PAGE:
Candidates launch early bids to unseat Ventura in 2002

Latasha Webb

As the regular legislative session wound down this year, Gov. Jesse Ventura sat in his office in the State Capitol puffing a cigar.

He assured reporters he wasn’t the least bit concerned about a state government shutdown, even though Republicans and DFLers were miles apart on a budget agreement.

It takes a peculiar man to endear himself to a majority of the state as he kicks back in his office, enshrouded in cigar smoke with a wide grin.

Then again, very little has been ordinary about Ventura’s term since he won the governorship in 1998, shocking the nation.

Through several well-publicized gaffes, growls and wrestling gigs, he still registered a 71 percent approval rating in the last public opinion poll in January.

He’s not worried about campaigning, and has yet to decide whether he even wants to run again.

Ironically, it’s the coalescence of all these things that seems to make Ventura so hard to beat.

But that’s not keeping a big handful of hopefuls from trying.

Several candidates are beginning their campaigns for governor, more than a year before the gubernatorial election. Their early starts could be evidence of the governor’s hold on voters.

“If you were to have the election tomorrow, nobody would run strong against the governor,” said University political science professor Bill Flanigan.

House Majority Leader Tim Pawlenty, businessman Brian Sullivan and accountant Michael Vekich are vying for the Republican endorsement a few months early.

Becky Lourey, Kerrick-DFL, State Auditor Judi Dutcher and artist Ole Savior are already tossing their hats in the DFL ring.

“The strength of the Republican candidate depends on who the Democrats put up and vice versa,” Flanigan said. “It’s impossible to say right now who the strongest candidate is.”

Sullivan and his campaign manager, Tony Sutton, said they are undaunted by Ventura’s soaring approval numbers.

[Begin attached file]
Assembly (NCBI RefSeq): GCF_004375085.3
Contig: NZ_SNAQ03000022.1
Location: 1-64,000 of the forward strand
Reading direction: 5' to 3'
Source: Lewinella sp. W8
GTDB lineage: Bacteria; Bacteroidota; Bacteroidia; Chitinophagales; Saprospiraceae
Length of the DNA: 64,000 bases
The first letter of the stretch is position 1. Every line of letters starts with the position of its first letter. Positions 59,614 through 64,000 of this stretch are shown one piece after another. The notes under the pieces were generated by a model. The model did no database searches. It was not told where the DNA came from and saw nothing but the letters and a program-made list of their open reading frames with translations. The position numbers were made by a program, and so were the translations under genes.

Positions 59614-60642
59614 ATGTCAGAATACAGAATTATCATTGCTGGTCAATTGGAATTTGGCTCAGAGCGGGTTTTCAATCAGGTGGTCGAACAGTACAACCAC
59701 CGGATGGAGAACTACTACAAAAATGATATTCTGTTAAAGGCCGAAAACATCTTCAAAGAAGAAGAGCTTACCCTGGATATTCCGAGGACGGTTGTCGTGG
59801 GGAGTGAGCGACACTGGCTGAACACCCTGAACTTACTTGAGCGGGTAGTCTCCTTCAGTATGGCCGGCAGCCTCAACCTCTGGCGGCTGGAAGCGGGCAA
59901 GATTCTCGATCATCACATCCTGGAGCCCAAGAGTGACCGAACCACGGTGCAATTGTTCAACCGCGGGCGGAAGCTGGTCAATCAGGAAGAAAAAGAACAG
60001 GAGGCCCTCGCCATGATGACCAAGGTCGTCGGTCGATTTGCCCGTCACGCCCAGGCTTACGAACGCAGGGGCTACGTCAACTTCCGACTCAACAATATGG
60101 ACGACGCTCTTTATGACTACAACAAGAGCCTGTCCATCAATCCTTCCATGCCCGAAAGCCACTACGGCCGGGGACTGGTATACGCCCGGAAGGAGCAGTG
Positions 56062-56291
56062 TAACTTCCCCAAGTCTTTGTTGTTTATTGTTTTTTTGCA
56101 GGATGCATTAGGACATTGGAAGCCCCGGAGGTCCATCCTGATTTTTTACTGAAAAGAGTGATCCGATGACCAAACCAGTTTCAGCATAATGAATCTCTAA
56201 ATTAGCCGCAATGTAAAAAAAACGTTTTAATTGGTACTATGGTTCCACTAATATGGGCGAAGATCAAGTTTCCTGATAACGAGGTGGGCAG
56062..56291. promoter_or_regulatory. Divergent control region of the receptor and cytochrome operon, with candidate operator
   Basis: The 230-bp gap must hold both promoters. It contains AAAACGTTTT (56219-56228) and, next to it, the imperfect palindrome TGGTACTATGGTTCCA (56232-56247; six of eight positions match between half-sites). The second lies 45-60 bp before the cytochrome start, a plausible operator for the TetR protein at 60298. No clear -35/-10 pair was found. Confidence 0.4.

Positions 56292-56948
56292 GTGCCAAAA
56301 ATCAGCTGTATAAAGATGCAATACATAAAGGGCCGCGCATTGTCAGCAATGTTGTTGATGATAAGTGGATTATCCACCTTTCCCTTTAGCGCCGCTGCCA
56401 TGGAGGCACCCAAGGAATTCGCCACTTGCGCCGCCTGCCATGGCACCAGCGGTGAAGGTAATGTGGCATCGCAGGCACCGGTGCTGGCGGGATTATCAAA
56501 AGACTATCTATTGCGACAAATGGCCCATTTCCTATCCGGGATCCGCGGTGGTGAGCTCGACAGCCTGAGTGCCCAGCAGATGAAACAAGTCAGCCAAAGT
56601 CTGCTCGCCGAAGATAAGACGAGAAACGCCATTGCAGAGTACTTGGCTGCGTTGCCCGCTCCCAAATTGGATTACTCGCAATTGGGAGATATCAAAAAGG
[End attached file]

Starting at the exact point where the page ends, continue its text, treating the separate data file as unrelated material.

“Looks can be deceiving,” Sutton said. Although people might feel “good will” toward the governor, it’s not a guaranteed vote, he said.

The governor has alienated a lot of people, he added.

“I’d look to (Yudof) for the new vision,” he said of his prospective policies for the University. “Clearly the governor didn’t have an interest in finding out what those visions are.”

Pawlenty has criticized the governor for spending too much time jet-setting and not enough governing.

“Pawlenty has a lot more experience,” Flanigan said. “But Sullivan has the backing of a lot of people.”

Vekich, the CEO of his own accounting firm, has served on several boards, including the Higher Education Services Council, the Minnesota State Board of Accountancy and the Salvation Army. He could not be reached for comment.

On the democratic ticket, Lourey, a wife and mother of 10, might appeal to a different population than the Republican businessmen and House majority leader.

She said public cynicism, not Ventura, will be her toughest opponent. “Lately most of the dialogue by this governor has been negative. I won’t be embarrassing Minnesota with comments about religion and prostitutes,” she said.

Lourey is pushing for health care reform, lower property taxes and improving education.

“I’m horrified by the raise in tuition,” she said. “We’re cutting off our nose to spite our face.”

Education is also a concern for Savior, a Minneapolis artist who also campaigns on ending nuclear war and world hunger.

He was not available for comment.

State Auditor Judi Dutcher, who was also unavailable, is primarily noted for her switch from the Republic party to the Democratic party in early 2000.

Although the conversion left a bad taste in the mouths of state Republicans, Flanigan said she has a good chance of winning.

John Wodele, Ventura’s director of communications, said the governor’s indecision has nothing to do with who is running against him.

Sutton called it an attempt by the governor to create hype.

The election will take place in Nov. 2002.